Environment Agency officers have released 8,000 fish into the River Rother at Chesterfield in a bid to breathe new life into the previously heavily polluted waterway.
The release of the baby grayling fish is part of a five-year restocking programme that is helping to restore the river’s ecology to how it was before the industrial revolution.
The fish were reared at the Environment Agency’s fish farm near Calverton using funding from rod licence sales.
Dr Jerome Masters, fisheries officer at the Environment Agency, said: “The River Rother was once one of the most polluted rivers in Europe. Grayling were wiped out as a result, and weirs in the river makes their natural recolonisation highly unlikely.But life is returning to the River Rother. Water quality has improved, and the re-stocking programme will see grayling returning to live alongside species such as brown trout, chub and roach which are already resident in Chesterfield’s rivers.”
The Rother’s source is near Clay Cross, and the river flows through the centre of Chesterfield, where it feeds the Chesterfield Canal, before flowing through South Yorkshire.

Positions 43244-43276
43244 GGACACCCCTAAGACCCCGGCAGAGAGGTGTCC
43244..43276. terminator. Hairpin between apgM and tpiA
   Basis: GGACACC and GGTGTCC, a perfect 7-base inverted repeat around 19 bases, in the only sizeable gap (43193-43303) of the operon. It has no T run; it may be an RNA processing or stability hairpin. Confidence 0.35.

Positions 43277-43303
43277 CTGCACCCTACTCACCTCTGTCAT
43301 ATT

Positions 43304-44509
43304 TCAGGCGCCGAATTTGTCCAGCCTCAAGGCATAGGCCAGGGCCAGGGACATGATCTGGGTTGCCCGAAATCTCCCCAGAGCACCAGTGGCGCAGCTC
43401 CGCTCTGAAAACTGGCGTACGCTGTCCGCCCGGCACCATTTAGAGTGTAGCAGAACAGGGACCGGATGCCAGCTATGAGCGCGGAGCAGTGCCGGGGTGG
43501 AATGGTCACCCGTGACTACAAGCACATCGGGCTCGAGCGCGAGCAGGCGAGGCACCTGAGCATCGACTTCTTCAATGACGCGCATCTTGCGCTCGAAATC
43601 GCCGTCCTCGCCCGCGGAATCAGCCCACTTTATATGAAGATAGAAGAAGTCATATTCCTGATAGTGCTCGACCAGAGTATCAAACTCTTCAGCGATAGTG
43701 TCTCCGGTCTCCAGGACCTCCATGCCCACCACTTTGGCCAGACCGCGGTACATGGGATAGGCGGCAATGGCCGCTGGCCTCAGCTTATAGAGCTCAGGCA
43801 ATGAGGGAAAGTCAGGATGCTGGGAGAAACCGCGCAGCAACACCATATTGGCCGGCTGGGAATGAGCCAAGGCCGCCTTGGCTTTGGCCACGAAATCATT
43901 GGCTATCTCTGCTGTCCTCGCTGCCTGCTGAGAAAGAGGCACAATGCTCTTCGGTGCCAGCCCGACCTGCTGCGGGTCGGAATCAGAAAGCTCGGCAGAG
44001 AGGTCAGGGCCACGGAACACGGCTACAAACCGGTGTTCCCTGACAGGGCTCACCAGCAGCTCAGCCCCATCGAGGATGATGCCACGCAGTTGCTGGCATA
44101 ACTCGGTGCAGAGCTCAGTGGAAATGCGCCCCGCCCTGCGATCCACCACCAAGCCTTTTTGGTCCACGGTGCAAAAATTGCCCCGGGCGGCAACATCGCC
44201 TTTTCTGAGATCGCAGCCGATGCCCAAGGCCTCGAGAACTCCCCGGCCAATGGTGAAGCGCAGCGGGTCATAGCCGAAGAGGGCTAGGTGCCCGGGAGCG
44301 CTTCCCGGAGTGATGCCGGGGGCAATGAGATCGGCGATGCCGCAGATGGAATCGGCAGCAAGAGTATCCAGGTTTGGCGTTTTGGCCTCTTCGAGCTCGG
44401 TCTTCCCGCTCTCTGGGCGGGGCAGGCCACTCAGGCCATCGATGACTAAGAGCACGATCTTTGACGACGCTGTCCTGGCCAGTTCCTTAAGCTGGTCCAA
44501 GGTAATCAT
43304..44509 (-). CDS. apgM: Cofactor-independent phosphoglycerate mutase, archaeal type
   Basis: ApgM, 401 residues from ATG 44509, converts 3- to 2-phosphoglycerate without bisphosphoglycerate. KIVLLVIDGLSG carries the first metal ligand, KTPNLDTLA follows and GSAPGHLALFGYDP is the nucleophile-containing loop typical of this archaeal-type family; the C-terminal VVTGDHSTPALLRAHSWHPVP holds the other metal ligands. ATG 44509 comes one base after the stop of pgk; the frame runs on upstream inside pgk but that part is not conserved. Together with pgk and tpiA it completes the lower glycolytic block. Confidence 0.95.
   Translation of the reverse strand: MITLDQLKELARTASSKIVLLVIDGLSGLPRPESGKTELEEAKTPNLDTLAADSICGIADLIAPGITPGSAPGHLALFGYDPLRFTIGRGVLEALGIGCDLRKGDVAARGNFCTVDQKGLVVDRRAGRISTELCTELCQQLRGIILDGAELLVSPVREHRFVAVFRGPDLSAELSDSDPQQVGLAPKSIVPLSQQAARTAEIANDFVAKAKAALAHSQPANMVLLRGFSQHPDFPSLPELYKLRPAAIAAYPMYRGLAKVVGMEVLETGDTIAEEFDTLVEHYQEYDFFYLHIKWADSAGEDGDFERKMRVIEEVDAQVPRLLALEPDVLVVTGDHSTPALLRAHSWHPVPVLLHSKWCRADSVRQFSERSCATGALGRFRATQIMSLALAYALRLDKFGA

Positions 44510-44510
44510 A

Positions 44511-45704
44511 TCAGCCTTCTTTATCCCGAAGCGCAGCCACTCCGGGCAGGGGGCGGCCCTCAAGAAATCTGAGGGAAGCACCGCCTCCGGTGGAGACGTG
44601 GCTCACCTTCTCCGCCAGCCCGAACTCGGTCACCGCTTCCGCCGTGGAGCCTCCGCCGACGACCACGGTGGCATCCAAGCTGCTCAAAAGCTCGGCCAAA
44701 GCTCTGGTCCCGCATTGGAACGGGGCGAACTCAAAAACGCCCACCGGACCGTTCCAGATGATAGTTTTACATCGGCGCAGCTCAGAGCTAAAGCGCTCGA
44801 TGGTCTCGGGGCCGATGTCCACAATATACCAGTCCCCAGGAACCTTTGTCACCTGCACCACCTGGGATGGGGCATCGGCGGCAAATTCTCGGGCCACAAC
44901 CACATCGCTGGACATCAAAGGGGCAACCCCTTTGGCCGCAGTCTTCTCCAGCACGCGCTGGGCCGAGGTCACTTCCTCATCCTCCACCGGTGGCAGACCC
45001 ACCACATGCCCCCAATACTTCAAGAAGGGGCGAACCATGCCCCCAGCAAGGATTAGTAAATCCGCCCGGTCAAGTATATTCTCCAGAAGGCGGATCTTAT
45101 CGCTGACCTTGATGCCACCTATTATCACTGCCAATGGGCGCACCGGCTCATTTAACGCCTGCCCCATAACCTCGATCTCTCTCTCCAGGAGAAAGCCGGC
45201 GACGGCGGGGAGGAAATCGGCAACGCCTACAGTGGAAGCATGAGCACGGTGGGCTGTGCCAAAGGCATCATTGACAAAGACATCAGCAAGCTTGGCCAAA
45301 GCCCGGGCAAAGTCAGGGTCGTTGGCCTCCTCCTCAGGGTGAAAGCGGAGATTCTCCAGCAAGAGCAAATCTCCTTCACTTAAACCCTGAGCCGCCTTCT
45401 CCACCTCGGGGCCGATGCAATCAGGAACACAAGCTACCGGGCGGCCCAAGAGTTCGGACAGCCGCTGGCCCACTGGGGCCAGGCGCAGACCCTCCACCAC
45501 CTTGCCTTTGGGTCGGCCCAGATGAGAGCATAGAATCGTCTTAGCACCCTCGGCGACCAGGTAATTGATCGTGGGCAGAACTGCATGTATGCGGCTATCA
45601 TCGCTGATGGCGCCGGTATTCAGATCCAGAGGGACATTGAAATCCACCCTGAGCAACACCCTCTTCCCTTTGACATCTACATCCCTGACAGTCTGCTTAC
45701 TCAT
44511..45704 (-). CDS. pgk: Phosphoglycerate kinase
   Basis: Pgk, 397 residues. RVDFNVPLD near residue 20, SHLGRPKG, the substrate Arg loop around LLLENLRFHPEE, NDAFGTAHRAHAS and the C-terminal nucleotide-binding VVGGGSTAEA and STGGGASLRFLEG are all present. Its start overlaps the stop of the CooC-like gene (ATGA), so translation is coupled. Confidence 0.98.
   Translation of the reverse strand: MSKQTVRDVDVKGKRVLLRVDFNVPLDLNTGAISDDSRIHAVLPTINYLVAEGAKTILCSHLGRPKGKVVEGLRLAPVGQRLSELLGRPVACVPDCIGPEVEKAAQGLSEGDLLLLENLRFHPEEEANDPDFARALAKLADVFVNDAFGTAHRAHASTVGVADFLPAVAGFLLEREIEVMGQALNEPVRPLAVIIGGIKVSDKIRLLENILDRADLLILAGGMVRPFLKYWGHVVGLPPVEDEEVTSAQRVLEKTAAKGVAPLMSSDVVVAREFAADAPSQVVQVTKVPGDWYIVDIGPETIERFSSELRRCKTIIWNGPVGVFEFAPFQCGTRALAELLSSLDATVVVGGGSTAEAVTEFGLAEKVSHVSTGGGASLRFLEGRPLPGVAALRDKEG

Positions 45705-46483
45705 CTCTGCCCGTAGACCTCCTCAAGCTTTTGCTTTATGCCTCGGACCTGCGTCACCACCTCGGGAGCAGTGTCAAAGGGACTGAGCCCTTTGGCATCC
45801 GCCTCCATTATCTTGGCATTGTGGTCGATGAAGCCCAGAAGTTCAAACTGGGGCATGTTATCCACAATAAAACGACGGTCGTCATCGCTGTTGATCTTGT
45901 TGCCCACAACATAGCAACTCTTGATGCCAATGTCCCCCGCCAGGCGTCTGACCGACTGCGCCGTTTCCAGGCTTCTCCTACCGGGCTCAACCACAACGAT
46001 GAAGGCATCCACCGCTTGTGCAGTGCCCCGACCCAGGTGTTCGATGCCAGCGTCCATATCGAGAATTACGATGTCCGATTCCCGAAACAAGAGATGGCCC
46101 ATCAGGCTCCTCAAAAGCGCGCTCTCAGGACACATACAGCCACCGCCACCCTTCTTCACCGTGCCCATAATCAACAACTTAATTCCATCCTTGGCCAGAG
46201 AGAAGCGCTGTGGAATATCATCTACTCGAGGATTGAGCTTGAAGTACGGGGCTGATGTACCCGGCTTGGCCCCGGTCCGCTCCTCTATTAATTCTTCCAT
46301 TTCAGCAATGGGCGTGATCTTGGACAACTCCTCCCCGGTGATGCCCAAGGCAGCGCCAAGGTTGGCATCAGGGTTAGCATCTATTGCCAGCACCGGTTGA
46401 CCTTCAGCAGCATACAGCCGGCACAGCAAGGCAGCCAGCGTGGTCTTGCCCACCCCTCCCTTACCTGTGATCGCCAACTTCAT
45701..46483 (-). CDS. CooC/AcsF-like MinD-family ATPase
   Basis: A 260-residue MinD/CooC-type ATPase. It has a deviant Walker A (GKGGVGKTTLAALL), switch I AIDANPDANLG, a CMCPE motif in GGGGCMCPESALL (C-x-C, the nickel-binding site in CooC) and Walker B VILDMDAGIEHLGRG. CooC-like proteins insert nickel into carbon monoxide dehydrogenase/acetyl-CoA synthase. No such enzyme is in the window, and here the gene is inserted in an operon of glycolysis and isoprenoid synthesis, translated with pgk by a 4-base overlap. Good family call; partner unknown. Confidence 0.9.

Anyone who wants to help improve Chesterfield’s rivers and the health of fish stocks could contribute by getting involved with the Wild Trout Trust’s ‘Trout in the Town’ scheme.
Paul Gaskell, at the Wild Trout Trust, said: “We have a programme to help urban communities engage with and care for their local streams and rivers, called ‘Trout in the Town’. In addition to caring generally for the river, groups often carry out invertebrate monitoring, and habitat improvement work.
“We can help out with training for that habitat improvement work and provide support with fundraising.”
Anyone interested in becoming a founder member of a Chesterfield Trout in the Town group should email email@example.com.